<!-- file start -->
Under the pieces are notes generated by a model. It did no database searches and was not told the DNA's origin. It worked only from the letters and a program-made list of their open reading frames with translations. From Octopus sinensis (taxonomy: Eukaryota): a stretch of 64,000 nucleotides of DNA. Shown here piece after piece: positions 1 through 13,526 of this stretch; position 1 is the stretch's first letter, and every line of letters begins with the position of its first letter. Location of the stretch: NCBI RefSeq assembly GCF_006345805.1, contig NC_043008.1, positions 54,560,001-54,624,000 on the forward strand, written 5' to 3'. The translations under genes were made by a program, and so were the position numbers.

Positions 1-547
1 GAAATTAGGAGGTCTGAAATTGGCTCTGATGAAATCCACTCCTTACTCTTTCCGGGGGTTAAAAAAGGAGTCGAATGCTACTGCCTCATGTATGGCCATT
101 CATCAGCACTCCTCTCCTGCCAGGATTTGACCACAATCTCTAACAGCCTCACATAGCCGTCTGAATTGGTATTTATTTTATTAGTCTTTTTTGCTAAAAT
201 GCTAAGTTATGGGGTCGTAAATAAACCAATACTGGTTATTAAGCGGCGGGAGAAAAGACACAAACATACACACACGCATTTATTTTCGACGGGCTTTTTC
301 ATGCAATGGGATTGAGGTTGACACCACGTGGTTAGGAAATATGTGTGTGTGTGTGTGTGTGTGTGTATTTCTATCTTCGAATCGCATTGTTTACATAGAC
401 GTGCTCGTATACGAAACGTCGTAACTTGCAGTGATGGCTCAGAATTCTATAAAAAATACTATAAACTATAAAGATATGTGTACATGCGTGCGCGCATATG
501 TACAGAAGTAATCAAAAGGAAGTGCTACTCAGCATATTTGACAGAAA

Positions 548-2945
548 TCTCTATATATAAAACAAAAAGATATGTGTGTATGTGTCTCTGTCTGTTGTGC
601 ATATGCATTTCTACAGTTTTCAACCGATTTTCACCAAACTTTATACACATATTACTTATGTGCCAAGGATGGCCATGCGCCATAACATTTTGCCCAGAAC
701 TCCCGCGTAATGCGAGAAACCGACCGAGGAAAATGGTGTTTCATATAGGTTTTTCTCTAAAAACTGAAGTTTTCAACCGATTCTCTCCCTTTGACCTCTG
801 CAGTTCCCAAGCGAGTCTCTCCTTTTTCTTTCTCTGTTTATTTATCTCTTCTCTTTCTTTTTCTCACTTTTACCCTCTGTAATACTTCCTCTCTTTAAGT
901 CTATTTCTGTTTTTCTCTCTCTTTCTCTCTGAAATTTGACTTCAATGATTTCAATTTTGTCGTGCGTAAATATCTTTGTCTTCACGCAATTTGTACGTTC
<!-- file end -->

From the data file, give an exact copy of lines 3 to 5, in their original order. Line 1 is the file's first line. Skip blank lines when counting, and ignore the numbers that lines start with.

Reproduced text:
1 GAAATTAGGAGGTCTGAAATTGGCTCTGATGAAATCCACTCCTTACTCTTTCCGGGGGTTAAAAAAGGAGTCGAATGCTACTGCCTCATGTATGGCCATT
101 CATCAGCACTCCTCTCCTGCCAGGATTTGACCACAATCTCTAACAGCCTCACATAGCCGTCTGAATTGGTATTTATTTTATTAGTCTTTTTTGCTAAAAT
201 GCTAAGTTATGGGGTCGTAAATAAACCAATACTGGTTATTAAGCGGCGGGAGAAAAGACACAAACATACACACACGCATTTATTTTCGACGGGCTTTTTC